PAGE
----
A recently released book about alleged corruption in the Mumbai Cricket Association or MCA is titled ‘Bouncer’. The title is appropriate in terms of cricket terminology but it might as well have been called bombshell considering the storm it has created in the governing circles of cricket. This is not unexpected as the MCA is the richest State board in India and the epicentre of Indian cricket. The MCA is a permanent member of the Board of Control for Cricket in India and houses the headquarters of the BCCI in the Cricket Centre within the famous Wankhede Stadium in South Mumbai where international test matches have been played since 1975. The BCCI, as everyone knows, is the richest governing body of cricket in the world and a part of the “big three” of international cricket along with ‘Cricket Australia’ and the ‘England and Wales Cricket Board’.
Ravi Mandrekar, the author of the book (Full name: ‘Bouncer – The Story of David and Goliath in MCA’), is a former office bearer of the MCA, is an insider in the game and is President of the Hindu Gymkhana Club. The Club which is one of the founder members of the Bombay Cricket Association, the body now known as the MCA.
The MCA was established in 1930 and is the governing body for cricket in the city and the extended suburbs. The MCA is run by a managing committee which is elected every two years by the general body consisting of 350 member-clubs. The MCA owes its rich cricket heritage to the quadrangular and pentangular tournaments played in Bombay with star cricketers of the country participating in them. Bombay was considered the nursery of Indian Cricket and has given the country nearly 70 test cricketers. The MCA has dominated the Ranji Trophy, the most noted domestic first-class cricket championship conducted by the BCCI since 1934-35, winning 41 out of 87 times the tournament has been played. The MCA also has a record 15 victories in a row (from 1958–59 to 1972–73), reflecting the golden period of cricket in Mumbai. Now, Mumbai’s Ranji trophy team struggles at the initial stages and has lost to teams from Chhatisgarh and Puduchery. There appears to have been an all-round fall.
The book is full of citations, graphs, charts and many specifics. For example, he gives a two-page chart about the distribution of complimentary passes for the India-West Indies match of 2019 in Mumbai. Mandrekar gives a break-up of different stands in the stadium, including the Gavaskar Stand, the Vijay Merchant Stand, the Grand Stand and MCA Stand. And the passes given to numerous categories of people ranging from government officers, police, politicians, income tax, MMRDA, the city planning authority, prohibition and excise, customs, politicians and players. He has also pointed out the corruption involved in the distribution of such passes and tickets in some cases. He has also alleged discrepancies, among others, about the number of tickets printed and the number shown to auditors in some other cases.
The book was released in Mumbai recently by Jai Narayan Patel, a former Chief Justice of the Calcutta High Court, at the Bombay Gymkhana and is printed by Granthali, a noted publishing house devoted to public causes.
Mandrekar is a cricketer himself with a rich socio-political family background. His father was a lawyer brought up in the socialist tradition of the Rashtra Seva Dal and his mother hailed from the family of Ramkrishna Bhandarkar, a major social reformer, scholar and rationalist. He says he has often seen elite members standing with a glass of beer in hand talking against corruption but not standing up to bullies and not insisting on accountability from authorities.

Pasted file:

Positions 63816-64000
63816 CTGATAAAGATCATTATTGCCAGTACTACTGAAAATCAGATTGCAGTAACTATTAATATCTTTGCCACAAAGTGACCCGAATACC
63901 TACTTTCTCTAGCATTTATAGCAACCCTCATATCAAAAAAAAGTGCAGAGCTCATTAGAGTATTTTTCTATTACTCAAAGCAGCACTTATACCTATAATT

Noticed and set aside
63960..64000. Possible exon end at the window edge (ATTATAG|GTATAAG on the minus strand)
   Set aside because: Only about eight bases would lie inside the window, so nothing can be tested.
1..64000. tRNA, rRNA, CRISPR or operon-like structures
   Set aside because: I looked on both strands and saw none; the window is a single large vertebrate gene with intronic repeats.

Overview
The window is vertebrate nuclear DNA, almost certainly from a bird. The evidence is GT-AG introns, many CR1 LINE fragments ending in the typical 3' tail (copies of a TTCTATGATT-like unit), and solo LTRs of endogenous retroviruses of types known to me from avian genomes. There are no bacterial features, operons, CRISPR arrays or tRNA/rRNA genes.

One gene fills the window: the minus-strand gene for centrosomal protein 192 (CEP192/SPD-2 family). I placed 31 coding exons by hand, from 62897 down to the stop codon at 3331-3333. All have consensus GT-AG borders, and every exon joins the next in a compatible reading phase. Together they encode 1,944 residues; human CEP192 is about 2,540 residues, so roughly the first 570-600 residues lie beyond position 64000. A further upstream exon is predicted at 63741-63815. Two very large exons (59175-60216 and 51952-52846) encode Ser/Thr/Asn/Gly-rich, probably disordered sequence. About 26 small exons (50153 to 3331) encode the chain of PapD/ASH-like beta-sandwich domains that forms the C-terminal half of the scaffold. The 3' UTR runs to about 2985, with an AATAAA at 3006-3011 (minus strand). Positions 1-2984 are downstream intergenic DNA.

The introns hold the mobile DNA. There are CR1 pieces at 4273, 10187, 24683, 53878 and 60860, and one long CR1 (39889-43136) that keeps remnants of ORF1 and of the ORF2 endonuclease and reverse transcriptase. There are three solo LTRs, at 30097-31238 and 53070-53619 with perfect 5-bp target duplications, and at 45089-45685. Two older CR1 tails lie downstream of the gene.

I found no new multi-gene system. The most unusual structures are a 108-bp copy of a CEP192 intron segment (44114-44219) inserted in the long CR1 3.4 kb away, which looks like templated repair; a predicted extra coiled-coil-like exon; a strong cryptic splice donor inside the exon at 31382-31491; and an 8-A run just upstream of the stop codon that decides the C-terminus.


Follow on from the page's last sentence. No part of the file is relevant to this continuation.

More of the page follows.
The book points us of the problems of corruption in sport, with cricket now a money spinner and tournaments like the IPL bringing in huge sums for the BCCI. The message appears to be simple and has been talked about often: cricket has become a business, sans any professionalism. Corrupt elements have infiltrated the game; there is a fiefdom for politicians and their families.
This is not how it used to be. Mumbai cricket was formerly run by middle-class, genuine cricket lovers, those dedicated to the sport. M.V.Chandgadkar, an able administrator of the game, was a professor of English at Mumbai’s noted R A Podar College of Commerce and Economics, and wrote a history of the first fifty years of MCA. He was a secretary of the BCCI.
When Pepsi was entering the market in India in 1990, it organised international cricket matches at Wankhede stadium for two days and the management agreed to rent out the stadium for Rs.50,000. It was only after protests from members like Mandrekar that the amount was raised several times.
Books like these need to be written about every cricket association in the country and about associations of other sports. We have a lot of glamour writing in sports, and especially on cricket. It is time to take a hard look at what is not sport. Sports writing can and should be a serious work. Dave Zirin, the author of a People’s History of Sports in the U.S. and one of the best sports writers, is also an eminent scholar and now has a project to write a biography of Howard Zinn, the renowned American historian. Sports, after all, is about people and character and excellence, and it needs some careful study and scrutiny.
(The writer is a senior journalist (Syndicate The Billion Press)
Disclaimer: The views and opinions expressed in this article are the personal opinions of the author. The facts, analysis, assumptions and perspective appearing in the article do not reflect the views of GK.